Bootstrapped startups and the shit I learn in therapy

So you want to be a UI designer?

Stop reinventing the wheel.

Copy the wheel.

Better yet, copy the wheel and tweak one or MAYBE two details.

It's a perfectly good wheel. Your maroon square with spinners dangling off the edge isn't cool and innovative, it's ugly and unnecessary. Worse, it's just going to frustrate users.

I don't say this to be mean! I did it too.

One of the first mockups I ever made, circa 2013.

There's something about design that makes us feel bad for using existing components. As a programmer, it's a running joke that your job is just to copy and paste from stack overflow. As a contractor, you would be crazy to try to create a doorknob from scratch.

But every new designer creating their first app mockups tries to create a custom toggle switch.

Start with a UI kit.

A google search for "UI kits 2020" + [INSERT DESIGN TOOL OF CHOICE] will pull up countless options. Pick one that looks good and doesn't cost you a fortune (many are free).

Now look for 3 interfaces that inspire you, then straight-up mother effin steal the:

  • Typeface from #1
  • Layout from #2
  • Color scheme from #3
I keep a folder in my bookmarks called thievery. Anytime I come across a design I like I add it to either layout, color scheme or typography.

If you don't where to start looking for design inspiration (other than all around you) then start here:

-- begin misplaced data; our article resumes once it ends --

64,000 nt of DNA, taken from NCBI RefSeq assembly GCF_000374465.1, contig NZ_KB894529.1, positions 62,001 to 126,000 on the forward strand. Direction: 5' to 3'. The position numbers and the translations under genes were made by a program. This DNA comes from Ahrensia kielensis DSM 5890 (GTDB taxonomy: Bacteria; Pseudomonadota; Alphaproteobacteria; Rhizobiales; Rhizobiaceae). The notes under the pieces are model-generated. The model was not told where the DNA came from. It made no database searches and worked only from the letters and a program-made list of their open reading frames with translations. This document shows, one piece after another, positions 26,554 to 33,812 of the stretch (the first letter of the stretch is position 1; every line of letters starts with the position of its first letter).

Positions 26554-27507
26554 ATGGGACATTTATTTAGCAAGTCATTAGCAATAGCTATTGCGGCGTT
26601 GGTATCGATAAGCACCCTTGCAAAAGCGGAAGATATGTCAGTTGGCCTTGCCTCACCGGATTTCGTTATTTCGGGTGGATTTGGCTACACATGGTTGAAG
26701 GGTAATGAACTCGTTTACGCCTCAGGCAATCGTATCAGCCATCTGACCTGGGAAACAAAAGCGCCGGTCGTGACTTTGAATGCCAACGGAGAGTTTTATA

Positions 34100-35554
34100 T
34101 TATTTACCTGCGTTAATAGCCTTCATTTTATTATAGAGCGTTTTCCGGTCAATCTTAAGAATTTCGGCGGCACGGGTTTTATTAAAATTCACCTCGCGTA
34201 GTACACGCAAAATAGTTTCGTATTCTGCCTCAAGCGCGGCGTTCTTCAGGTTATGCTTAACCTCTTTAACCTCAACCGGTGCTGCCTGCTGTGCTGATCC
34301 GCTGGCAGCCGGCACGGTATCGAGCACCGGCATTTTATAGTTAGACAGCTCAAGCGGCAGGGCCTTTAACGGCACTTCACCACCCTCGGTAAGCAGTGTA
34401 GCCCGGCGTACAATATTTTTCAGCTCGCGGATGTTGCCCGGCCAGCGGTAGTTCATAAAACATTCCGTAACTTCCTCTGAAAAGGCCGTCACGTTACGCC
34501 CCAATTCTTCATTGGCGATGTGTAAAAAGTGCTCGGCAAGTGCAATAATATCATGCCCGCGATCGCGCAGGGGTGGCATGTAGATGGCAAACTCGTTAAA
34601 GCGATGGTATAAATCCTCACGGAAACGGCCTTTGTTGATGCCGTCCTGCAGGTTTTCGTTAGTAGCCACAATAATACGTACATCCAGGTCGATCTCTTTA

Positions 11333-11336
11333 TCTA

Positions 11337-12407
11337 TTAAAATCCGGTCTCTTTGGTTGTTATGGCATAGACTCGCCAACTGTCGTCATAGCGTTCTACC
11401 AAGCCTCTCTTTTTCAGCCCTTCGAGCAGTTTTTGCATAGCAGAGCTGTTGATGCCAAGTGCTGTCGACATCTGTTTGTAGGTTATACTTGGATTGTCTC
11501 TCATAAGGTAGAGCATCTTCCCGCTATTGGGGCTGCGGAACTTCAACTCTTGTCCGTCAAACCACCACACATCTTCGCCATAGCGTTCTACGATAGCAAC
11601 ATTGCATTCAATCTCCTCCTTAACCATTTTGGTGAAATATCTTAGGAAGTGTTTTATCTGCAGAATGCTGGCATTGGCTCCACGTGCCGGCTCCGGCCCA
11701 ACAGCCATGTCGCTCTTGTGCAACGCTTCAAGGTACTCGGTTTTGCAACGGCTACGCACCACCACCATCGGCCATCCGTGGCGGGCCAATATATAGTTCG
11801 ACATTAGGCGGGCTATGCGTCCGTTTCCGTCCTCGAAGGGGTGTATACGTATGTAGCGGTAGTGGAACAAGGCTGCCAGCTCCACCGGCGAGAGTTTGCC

Now build your mockup using the UI kit. Get all of the pieces in place and the layout right.

Then tweak the color scheme to fit design #3.

Adjust the typeface to match #1 (don't spend a bunch of money on a fancy font right now, just pull the closest one from Google fonts please).

Tweak the corner radius on the buttons and the padding until you get everything just right.

Design is creative. It is artistic, but it is not art.

Design has a purpose.

In UI design, your purpose is to help the user accomplish their goals. The easier your UI is to understand, the better it can fulfill its purpose.

When you reinvent the wheel, you not only run the risk of creating an uglier interface. You also force the user to learn a new design pattern. This adds unnecessary processing time that could be spent accomplishing something dope. People who accomplish dope things tend to pay you money.

You can then take that money and use it to help more people. Or buy pizza.

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